ICO asks businesses to prepare for restricted data flow from the EU – TEISS


The Information Commissioner’s Office has urged British businesses to put in place alternative transfer mechanisms to ensure the flow of personal data from the EU to the UK even though the EU-UK trade agreement has allowed personal data to flow freely for another six months.

Earlier this month, the UK government released a summary of the trade deal, dubbed the EU-UK Trade and Cooperation Agreement, that it agreed to with the European Union as part of the process of separation of the UK from the union.

Among other things, the deal allows the free flow of personal data from the EU to the UK for no longer than six months or until adequacy decisions are adopted. It also allows the UK to exchange personal data and information with Eurojust (European Union Agency for Criminal Justice Cooperation).

In order to ensure the continuity of strong cooperation between the UK and other EU member states to deter, prevent, and to respond to various crimes, the UK has also signed a new comprehensive security agreement with the EU that enables authorities to exchange national DNA, fingerprint and vehicle registration data via the Prüm system to aid law enforcement agencies in investigating crime and terrorism.

The agreement also allows the fast and effective exchange of criminal records data between UK law enforcement authorities and Europol and Eurojust as well as continued transfers of Passenger Name Record data to protect the public from serious crime and terrorism.

“I’m immensely proud of the comprehensive package of capabilities we’ve agreed with the EU. It means both sides have effective tools to tackle serious crime and terrorism, protecting the public and bringing criminals to justice. But we will also seize this historic opportunity to make the UK safer and more secure through firmer and fairer border controls,” said Home Secretary Priti Patel.

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Welcoming the free flow of personal data from the EU to the UK, Information Commissioner, Elizabeth Denham said this is the best possible outcome for UK organisations processing personal data from the EU.

“This means that organisations can be confident in the free flow of personal data from 1 January, without having to make any changes to their data protection practices. We will be updating the ICO guidance on our website to reflect the extended provisions and ensure businesses know what happens next. At this stage it’s good news for businesses and public bodies,” she added.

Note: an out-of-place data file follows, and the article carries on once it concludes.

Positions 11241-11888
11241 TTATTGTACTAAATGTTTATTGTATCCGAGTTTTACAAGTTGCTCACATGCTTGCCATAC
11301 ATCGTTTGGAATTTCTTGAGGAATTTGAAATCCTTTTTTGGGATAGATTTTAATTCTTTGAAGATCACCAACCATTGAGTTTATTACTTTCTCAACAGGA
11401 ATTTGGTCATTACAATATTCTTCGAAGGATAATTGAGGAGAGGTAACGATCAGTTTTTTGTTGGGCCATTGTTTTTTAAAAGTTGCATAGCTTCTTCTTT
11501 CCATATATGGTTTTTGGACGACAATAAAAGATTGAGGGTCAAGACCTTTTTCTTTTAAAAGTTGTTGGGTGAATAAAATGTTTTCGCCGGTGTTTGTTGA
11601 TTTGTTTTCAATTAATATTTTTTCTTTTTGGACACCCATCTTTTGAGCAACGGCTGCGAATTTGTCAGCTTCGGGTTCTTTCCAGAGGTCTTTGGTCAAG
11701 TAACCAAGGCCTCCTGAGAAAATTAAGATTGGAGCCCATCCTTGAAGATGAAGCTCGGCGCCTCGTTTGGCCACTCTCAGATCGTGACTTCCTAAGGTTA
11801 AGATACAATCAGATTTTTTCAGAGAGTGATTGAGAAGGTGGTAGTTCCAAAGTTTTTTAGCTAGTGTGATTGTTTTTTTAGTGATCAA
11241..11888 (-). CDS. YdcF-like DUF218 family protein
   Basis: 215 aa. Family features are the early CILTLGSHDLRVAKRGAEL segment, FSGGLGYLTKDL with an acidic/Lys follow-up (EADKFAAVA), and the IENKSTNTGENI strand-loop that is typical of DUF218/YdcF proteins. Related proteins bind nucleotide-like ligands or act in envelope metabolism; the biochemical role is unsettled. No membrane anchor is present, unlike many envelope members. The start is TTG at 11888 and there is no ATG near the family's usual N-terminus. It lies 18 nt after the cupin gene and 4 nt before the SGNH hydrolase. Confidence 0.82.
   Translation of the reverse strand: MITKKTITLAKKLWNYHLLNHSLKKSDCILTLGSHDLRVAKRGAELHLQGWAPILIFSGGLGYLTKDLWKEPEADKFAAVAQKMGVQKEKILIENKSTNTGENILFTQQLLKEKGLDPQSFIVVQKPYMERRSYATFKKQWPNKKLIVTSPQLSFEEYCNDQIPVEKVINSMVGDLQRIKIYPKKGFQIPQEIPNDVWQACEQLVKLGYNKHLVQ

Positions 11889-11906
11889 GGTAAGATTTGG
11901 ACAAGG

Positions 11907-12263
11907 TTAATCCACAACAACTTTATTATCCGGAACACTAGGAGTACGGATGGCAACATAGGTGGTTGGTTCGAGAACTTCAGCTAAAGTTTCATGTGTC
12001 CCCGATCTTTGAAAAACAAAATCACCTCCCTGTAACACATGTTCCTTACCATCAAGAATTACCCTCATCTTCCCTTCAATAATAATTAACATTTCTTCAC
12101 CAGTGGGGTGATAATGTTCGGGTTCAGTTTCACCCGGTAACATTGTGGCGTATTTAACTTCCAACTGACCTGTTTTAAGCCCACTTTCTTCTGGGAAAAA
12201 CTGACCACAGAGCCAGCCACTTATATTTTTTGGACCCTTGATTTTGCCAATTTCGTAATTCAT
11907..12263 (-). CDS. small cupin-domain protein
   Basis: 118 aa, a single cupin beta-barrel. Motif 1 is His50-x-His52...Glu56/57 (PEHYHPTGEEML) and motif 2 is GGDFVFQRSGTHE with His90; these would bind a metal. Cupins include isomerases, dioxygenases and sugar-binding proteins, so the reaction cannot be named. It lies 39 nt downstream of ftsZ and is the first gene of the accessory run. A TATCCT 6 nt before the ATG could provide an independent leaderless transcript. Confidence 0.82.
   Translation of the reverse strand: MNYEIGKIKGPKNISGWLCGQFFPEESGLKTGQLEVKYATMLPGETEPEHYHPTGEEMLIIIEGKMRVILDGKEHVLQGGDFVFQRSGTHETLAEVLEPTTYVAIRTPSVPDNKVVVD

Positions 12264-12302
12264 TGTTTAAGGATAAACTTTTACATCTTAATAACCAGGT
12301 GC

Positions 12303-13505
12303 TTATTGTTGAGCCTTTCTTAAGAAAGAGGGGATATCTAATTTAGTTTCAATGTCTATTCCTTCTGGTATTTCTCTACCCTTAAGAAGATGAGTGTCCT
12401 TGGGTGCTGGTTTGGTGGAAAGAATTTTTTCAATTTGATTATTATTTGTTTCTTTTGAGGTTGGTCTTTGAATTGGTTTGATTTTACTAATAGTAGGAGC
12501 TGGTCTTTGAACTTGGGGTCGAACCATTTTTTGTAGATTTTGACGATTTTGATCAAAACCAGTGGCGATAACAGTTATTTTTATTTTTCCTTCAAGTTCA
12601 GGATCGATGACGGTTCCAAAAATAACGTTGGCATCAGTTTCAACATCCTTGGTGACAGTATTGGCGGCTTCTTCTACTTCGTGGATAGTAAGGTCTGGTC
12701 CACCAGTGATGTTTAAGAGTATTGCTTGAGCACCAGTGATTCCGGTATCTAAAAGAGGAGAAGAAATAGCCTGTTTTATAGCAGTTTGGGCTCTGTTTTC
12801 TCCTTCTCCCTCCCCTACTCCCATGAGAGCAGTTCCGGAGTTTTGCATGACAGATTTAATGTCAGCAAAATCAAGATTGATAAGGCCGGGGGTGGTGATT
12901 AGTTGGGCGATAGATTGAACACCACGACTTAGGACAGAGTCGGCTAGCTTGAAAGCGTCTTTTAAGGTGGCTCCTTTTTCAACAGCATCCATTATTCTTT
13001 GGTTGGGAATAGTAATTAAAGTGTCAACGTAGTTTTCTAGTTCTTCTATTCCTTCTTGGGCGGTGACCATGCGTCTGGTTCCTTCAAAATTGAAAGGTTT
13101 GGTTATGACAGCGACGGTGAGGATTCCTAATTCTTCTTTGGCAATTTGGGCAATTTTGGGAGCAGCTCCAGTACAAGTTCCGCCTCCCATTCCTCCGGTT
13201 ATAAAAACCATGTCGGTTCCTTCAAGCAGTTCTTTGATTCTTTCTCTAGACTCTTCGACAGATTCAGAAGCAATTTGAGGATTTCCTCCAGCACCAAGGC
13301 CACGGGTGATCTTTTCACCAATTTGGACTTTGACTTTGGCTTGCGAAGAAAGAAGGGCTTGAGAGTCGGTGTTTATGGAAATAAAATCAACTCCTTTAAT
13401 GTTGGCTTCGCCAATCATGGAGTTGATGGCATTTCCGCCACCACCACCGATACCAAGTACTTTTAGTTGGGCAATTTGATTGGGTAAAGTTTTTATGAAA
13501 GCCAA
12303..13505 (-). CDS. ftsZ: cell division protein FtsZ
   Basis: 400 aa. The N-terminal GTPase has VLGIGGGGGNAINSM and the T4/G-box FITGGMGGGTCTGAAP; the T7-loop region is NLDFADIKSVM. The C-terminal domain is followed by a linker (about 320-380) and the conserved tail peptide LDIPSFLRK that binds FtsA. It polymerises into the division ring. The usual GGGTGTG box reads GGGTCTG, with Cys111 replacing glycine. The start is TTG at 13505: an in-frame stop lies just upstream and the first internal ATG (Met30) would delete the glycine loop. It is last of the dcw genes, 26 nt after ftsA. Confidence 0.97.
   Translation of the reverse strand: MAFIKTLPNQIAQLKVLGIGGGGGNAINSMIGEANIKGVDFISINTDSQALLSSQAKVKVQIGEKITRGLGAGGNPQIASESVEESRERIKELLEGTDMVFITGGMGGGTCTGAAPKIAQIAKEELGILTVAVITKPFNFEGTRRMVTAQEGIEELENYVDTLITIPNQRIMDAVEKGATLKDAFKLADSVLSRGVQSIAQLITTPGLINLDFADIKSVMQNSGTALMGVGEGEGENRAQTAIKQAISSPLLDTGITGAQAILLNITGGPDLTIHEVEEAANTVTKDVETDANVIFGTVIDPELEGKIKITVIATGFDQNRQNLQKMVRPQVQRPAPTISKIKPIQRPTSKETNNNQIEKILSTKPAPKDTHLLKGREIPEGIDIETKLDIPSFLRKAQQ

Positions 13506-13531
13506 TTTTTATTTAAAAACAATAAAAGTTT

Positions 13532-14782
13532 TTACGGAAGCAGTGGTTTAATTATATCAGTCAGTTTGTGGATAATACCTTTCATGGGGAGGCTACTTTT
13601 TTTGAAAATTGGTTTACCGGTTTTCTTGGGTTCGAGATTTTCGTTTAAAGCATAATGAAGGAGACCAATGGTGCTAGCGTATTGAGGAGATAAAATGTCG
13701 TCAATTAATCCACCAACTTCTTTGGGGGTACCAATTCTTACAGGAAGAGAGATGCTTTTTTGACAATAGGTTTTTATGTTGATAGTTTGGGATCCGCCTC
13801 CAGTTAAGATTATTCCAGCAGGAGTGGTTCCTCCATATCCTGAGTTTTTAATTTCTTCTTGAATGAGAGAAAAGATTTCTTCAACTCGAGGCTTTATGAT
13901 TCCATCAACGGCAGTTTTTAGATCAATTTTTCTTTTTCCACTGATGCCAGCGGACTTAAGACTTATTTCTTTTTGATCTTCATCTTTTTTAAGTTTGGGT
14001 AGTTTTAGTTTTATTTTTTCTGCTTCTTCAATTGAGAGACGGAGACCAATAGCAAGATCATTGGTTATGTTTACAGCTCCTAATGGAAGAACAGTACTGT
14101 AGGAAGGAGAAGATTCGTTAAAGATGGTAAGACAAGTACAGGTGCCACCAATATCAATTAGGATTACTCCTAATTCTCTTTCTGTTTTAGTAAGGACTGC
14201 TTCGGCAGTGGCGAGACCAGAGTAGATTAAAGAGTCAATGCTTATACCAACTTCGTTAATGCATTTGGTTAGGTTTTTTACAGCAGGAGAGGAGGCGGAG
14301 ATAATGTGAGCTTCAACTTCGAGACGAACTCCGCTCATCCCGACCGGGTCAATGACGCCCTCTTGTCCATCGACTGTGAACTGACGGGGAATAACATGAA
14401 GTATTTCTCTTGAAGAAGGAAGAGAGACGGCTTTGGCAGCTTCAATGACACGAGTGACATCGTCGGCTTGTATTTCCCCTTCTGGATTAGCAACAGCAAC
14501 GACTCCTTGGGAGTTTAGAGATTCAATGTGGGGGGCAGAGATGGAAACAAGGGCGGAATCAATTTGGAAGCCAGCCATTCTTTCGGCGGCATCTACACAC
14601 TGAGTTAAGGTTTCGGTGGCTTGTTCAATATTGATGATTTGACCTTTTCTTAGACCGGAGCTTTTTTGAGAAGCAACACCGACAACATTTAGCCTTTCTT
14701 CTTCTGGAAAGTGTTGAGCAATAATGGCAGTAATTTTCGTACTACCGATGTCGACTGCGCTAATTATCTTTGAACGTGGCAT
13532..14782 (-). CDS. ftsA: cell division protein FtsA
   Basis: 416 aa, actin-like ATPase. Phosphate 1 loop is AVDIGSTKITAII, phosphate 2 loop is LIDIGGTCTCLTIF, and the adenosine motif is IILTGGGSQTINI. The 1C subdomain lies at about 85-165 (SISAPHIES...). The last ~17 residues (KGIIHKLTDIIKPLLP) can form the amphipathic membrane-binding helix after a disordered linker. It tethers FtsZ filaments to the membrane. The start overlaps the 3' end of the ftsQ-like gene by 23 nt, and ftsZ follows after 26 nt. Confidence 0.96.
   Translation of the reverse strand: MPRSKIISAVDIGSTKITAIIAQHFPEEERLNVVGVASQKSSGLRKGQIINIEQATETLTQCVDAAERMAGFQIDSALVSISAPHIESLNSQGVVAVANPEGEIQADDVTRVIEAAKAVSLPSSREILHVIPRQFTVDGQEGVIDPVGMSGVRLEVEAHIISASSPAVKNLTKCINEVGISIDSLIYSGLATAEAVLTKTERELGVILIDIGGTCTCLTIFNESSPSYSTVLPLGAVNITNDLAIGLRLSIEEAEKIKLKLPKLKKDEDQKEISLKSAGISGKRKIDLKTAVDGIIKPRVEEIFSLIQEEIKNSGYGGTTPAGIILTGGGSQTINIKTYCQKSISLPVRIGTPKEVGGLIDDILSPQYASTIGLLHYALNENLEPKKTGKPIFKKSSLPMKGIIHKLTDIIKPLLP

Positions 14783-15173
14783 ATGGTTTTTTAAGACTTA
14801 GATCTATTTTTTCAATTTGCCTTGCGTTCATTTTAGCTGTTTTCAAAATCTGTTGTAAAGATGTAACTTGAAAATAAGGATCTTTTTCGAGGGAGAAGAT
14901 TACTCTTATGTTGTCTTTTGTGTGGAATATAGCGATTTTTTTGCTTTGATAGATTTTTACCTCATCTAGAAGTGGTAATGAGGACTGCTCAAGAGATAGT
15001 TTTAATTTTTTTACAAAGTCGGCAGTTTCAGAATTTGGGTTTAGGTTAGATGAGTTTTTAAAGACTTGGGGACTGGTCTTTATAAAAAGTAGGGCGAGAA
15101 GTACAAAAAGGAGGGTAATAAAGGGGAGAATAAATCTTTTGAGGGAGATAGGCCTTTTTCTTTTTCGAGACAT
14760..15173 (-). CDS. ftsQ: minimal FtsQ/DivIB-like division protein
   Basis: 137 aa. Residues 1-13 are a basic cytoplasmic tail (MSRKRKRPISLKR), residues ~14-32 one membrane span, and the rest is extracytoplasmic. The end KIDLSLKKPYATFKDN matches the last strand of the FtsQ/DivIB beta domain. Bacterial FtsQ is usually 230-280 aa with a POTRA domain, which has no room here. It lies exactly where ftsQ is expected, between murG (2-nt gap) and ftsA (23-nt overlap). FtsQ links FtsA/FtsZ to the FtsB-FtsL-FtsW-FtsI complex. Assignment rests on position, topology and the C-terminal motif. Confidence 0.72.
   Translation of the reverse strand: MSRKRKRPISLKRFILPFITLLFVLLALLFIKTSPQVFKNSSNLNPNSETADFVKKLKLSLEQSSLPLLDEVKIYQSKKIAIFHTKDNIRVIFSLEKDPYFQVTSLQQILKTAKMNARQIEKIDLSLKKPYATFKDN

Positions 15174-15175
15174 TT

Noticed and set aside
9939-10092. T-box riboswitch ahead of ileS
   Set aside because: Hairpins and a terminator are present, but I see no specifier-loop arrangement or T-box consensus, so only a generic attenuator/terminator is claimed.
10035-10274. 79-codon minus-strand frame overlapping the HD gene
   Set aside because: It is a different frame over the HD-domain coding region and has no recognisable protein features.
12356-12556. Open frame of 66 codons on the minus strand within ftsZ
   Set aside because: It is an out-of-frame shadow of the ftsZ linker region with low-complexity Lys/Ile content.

However, considering that the free flow of personal data will only take place until adequacy decisions are adopted, the Information Commissioner’s Office said businesses should work with EU and EEA organisations who transfer personal data to them, to put in place alternative transfer mechanisms, to safeguard against any interruption to the free flow of EU to UK personal data.

According to Darren Wray, CTO at data privacy experts Guardum, there are ways British businesses that exchange personal data with their EU counterparts can prepare for the day adequacy decisions are adopted, signaling the end of the free flow of personal data between the two regions. These are:

1. Understand your data flows

Make sure that you know what personal data you are sending, to who, and what country they are based in. This should be something that all organisations have a good understanding of as part of their GDPR compliance, but things change, so now is a good time to make sure that everything is up to date.

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Don’t forget to include the companies who host your corporate data, including services such as Office 365 that provide data storage and the processing of email.

2. Understand your client and vendor agreements

Checking through your client and vendor agreements so that they can be amended ahead of time is something that every organisation ought to be doing right now. Unless firms have paid attention to this particular area in the past then there is likely to be at least some work to be done.

3. Ensure the protection of your unstructured data

One of the things that are going to change is that, whereas before a company based in the EU could encrypt a document and send it to its UK partner for processing, in future, they are likely to need to redact or remove the personal information in any documents. So before they are sent back and forth, they should use automated redaction software to minimize the risks and the workload of this process.

ALSO READ: European Union calls for smoother data flow in trade deals, shuns protectionism



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